2 Krajina Serbs who had abandoned them because there were -- there was no
3 other housing, there were no other housing facilities available.
4 The Defence will, by way of example, tell you, that, in
5 July 1995, in the territory of the Republic of Croatia
6 of 385.000 expelled persons and refugees.
7 Your Honours, an additional argument that the Defence will put
8 forth during its case that invalidates the Prosecution case about the
9 premeditated expulsion of the Serb population from Krajina by the
10 Croatian government, is the fact that the Serb population, which had fled
11 before and during Operation Storm, began returning to their homes as soon
12 as the action was completed, at first individually and then in an
13 organized fashion, and all of this with the consent of the Croatian
14 authorities, who were issuing the necessary Croatian papers to the
15 returnees in an organized effort.
16 The return of the Serb population into the territory of Krajina
17 is a continuous process, which cannot possibly be completed as quickly as
18 their departure from Krajina was organized and carried out. Namely, the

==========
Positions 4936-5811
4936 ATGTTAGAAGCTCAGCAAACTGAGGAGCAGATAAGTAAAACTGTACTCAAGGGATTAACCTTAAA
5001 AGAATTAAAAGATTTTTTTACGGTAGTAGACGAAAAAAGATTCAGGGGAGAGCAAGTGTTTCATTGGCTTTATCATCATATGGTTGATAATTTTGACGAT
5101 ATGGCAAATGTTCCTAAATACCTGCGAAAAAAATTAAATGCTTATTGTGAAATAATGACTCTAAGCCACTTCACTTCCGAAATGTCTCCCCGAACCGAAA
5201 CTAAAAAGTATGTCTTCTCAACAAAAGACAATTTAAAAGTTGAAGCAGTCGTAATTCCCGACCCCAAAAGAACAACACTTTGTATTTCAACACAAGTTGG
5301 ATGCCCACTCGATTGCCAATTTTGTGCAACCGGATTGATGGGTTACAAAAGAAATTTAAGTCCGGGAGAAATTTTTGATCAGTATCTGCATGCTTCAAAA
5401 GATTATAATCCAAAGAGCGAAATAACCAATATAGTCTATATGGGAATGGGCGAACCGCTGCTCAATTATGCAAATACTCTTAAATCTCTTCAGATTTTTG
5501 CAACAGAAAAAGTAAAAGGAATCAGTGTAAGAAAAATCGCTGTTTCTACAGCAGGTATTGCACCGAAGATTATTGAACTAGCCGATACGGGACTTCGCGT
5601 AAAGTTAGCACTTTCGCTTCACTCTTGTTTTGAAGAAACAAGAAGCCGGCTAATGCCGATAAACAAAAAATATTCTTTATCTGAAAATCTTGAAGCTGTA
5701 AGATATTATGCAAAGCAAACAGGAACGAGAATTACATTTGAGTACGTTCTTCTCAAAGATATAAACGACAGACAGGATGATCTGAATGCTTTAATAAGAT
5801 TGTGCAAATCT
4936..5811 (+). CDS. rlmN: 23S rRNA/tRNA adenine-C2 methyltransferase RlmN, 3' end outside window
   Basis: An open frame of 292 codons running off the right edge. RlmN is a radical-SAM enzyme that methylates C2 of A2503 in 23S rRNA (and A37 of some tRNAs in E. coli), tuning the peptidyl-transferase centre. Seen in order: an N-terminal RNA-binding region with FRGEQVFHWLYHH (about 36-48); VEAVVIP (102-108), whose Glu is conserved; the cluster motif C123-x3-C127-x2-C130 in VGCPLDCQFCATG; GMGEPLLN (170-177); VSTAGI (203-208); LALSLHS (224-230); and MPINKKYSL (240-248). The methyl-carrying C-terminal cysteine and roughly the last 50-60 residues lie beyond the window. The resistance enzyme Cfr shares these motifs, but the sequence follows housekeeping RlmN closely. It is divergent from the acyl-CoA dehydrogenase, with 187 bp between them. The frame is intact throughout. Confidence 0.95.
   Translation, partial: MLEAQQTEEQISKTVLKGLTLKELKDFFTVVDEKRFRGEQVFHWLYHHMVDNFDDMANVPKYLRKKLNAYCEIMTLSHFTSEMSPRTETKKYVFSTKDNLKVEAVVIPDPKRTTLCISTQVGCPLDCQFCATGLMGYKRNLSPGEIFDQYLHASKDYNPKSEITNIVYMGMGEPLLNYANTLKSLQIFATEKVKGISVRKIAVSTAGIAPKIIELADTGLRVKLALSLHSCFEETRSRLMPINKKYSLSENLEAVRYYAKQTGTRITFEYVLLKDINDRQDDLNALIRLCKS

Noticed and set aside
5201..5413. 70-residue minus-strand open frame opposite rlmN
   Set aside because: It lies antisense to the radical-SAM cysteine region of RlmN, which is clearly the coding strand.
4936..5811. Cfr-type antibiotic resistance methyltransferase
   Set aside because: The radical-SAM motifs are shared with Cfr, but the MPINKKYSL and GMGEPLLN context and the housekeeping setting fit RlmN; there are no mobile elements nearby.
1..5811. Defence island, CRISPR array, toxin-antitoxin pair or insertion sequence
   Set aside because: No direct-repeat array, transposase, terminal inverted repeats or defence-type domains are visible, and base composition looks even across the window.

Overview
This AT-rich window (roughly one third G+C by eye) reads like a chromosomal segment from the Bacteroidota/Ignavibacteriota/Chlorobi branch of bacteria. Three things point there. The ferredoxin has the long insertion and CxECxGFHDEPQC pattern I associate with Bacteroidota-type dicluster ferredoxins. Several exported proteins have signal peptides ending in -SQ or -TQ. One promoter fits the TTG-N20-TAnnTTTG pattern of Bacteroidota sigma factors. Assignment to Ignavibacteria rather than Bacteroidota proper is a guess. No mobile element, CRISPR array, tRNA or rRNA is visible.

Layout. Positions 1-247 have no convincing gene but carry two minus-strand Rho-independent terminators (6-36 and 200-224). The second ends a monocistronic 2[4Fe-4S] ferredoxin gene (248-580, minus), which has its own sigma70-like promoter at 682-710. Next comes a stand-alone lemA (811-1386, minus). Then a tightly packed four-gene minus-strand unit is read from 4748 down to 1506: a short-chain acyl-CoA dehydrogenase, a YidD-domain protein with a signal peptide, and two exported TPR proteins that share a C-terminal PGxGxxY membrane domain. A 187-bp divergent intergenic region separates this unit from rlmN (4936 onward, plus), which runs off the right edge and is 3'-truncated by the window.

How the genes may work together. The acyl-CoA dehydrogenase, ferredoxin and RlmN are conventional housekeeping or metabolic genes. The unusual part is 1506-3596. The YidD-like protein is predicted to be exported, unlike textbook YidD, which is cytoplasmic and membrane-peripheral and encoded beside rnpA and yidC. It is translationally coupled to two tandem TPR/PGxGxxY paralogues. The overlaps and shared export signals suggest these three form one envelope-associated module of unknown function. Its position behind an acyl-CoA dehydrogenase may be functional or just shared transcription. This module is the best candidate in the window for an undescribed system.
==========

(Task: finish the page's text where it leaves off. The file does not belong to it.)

19 process of return is an exceptionally complex matter, which is not solely
20 within the competence of the Croatian authorities, but is first and
21 foremost a matter of interstate agreement and coordinated joint action by
22 the Republics of Croatia
23 territories of which the fleeing population sought temporary refuge due
24 to war operations in the territory of the former Yugoslavia, temporary
25 refuge and, frequently, a permanent one.
1 The Defence will show the efforts made by the Croatian
2 authorities to enable and encourage the return of refugees and will show
3 that, by the year 2000, about 245.000 refugees returned to the territory
4 of the Republic of Croatia
5 of -- of Serb ethnicity who had fled as a result of Operations Storm and
6 Flash. These facts that the Defence will prove to this Honourable Court
7 will confirm the thesis that there was no intent on the part of the
8 Croatian authorities to permanently expel citizens of Croat ethnicity --